- Anything you can do I can do better: Neuromolecular foundations of the superiority illusion (Update) Apr 02, 2013 | 4.5 / 5 (11) | 5
- The visual system as economist: Neural resource allocation in visual adaptation Mar 30, 2013 | 5 / 5 (2) | 9
- Separate lives: Neuronal and organismal lifespans decoupled Mar 27, 2013 | 4.9 / 5 (8) | 0
- Sizing things up: The evolutionary neurobiology of scale invariance Feb 28, 2013 | 4.8 / 5 (10) | 14
Why is zone 1 in liver more prone to ischemic injury?
17 hours ago Hi, Is it because around central vein, there is only deoxygenated blood from the vein where as in the periphery there is hepatic artery. Also why...
How can there be villous adenoma in colon, if there are no villi there
May 22, 2013 As title suggest. Thanks :smile:
How can there be a term called "intestinal metaplasia" of stomach
May 21, 2013 Hello everyone, Ok Stomach's normal epithelium is simple columnar, now in intestinal type of adenocarcinoma of stomach it undergoes "intestinal...
Pressure-volume curve: Elastic Recoil Pressure don't make sense
May 18, 2013 From pressure-volume curve of the lung and chest wall (attached photo), I don't understand why would the elastic recoil pressure of the lung is...
If you became brain-dead, would you want them to pull the plug?
May 17, 2013 I'd want the rest of me to stay alive. Sure it's a lousy way to live but it beats being all-the-way dead. Maybe if I make it 20 years they'll...
MRI bill question
May 15, 2013 Dear PFers, The hospital gave us a $12k bill for one MRI (head with contrast). The people I talked to at the hospital tell me that they do not...
- More from Physics Forums - Medical Sciences
More news stories
By discovering the new mechanism by which estrogen suppresses lipid synthesis in the liver, UC Irvine endocrinologists have revealed a potential new approach toward treating certain liver diseases.
Medical research 5 hours ago | not rated yet | 0 |
Aortic arch pulse wave velocity, a measure of arterial stiffness, is a strong independent predictor of disease of the vessels that supply blood to the brain, according to a new study published in the June issue the journal ...
Medical research 5 hours ago | not rated yet | 0
Since the discovery of Prontosil in 1932, sulfonamide antibiotics have been used to combat a wide spectrum of bacterial infections, from acne to chlamydia and pneumonia. However, their side effects can include serious neurological ...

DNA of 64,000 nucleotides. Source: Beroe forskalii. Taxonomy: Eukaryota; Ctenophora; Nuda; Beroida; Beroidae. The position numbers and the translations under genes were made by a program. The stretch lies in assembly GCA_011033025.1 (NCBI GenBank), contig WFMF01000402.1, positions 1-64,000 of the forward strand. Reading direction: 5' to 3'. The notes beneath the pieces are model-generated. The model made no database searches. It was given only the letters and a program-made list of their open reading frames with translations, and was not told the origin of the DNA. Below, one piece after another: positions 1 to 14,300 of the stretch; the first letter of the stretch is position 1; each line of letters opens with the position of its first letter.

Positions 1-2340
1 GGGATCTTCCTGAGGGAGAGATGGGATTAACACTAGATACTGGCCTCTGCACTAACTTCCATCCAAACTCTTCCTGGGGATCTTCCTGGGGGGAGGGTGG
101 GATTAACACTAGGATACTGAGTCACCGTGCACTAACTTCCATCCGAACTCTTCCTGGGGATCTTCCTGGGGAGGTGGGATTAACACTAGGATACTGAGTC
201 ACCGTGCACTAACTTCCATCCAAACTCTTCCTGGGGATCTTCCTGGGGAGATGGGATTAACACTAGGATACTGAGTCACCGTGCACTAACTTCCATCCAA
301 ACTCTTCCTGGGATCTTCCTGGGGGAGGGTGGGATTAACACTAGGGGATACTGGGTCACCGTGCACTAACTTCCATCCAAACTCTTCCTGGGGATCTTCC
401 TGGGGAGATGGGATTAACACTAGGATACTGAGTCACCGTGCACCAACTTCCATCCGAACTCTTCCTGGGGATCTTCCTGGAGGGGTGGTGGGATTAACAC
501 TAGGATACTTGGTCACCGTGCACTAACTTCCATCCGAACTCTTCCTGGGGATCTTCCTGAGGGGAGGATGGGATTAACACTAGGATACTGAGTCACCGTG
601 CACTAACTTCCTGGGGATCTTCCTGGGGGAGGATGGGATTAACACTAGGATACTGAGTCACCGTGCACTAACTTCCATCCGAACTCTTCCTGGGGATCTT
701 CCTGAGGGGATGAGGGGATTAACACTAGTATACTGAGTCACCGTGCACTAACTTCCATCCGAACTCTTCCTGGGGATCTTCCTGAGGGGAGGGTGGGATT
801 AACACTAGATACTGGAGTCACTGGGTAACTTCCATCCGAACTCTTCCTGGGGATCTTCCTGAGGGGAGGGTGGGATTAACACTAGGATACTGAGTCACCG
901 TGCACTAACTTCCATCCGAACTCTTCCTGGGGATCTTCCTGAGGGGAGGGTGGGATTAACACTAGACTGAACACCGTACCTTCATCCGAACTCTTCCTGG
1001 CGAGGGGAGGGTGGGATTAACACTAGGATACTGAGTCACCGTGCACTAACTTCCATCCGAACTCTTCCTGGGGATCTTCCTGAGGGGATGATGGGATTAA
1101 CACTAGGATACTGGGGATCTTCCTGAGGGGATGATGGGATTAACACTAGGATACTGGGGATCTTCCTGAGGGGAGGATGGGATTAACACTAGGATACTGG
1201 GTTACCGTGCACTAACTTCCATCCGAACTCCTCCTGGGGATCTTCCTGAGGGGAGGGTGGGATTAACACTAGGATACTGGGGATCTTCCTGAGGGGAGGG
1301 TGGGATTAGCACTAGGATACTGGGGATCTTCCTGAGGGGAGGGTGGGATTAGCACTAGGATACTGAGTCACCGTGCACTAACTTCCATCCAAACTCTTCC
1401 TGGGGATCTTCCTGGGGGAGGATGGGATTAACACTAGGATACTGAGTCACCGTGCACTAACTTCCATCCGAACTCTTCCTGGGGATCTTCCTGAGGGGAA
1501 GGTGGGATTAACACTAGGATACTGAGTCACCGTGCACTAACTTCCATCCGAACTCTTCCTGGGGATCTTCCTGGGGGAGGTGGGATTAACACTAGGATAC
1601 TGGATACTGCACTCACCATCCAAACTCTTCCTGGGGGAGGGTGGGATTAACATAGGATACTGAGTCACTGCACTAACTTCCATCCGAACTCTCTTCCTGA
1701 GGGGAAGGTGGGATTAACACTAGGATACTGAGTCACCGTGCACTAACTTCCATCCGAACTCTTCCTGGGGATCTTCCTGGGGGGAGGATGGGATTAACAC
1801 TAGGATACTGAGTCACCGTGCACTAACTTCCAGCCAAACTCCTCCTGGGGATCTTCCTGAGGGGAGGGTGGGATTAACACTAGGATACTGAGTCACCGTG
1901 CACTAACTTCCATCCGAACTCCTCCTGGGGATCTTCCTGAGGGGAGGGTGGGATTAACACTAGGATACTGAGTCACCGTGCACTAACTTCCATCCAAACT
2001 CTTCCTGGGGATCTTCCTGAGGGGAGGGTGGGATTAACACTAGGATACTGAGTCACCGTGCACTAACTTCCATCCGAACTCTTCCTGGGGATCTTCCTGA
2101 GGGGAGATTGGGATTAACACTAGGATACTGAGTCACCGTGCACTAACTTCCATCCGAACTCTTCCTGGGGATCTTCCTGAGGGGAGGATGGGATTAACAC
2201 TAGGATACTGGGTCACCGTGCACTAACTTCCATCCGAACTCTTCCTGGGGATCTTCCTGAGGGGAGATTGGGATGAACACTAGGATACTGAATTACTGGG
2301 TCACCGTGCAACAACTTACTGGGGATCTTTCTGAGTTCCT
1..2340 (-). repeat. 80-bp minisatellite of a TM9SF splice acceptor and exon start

Medical research 7 hours ago | not rated yet | 0 |
Scientists at the National Institutes of Health report they have discovered in mouse studies that a small molecule released in the spinal cord triggers a process that is later experienced in the brain as ...
Medical research 7 hours ago | 5 / 5 (2) | 0 |
Spanish researchers have discovered that the daily clearance of neutrophils from the body stimulates the release of hematopoietic stem cells from the bone marrow into the bloodstream, according to a report published today ...
Medical research 9 hours ago | 5 / 5 (2) | 0
(Medical Xpress)—Regulating the distribution of power in neurons is done by a system that makes the national electric grid look simple by comparison. Each neuron has several thousand mitochondria confined ...
3 hours ago | 4.7 / 5 (3) | 0 |
Teams of highly respected Alzheimer's researchers failed to replicate what appeared to be breakthrough results for the treatment of this brain disease when they were published last year in the journal Science.
7 hours ago | 5 / 5 (1) | 2 |
(HealthDay)—Type 2 diabetes is more aggressive in children than adults, with signs of serious complications seen just a few years after diagnosis, new research finds.
1 hour ago | not rated yet | 0
A brief visual task can predict IQ, according to a new study. This surprisingly simple exercise measures the brain's unconscious ability to filter out visual movement. The study shows that individuals whose ...
9 hours ago | 4.9 / 5 (7) | 0 |
Little is known about why asthma develops, how it constricts the airway or why response to treatments varies between patients. Now, a team of researchers at Weill Cornell Medical College, Columbia University Medical Center ...
7 hours ago | not rated yet | 0 |
Ethnic background plays a surprisingly large role in how diabetes develops on a cellular level, according to two new studies led by researchers at the Stanford University School of Medicine.
5 hours ago | not rated yet | 0 |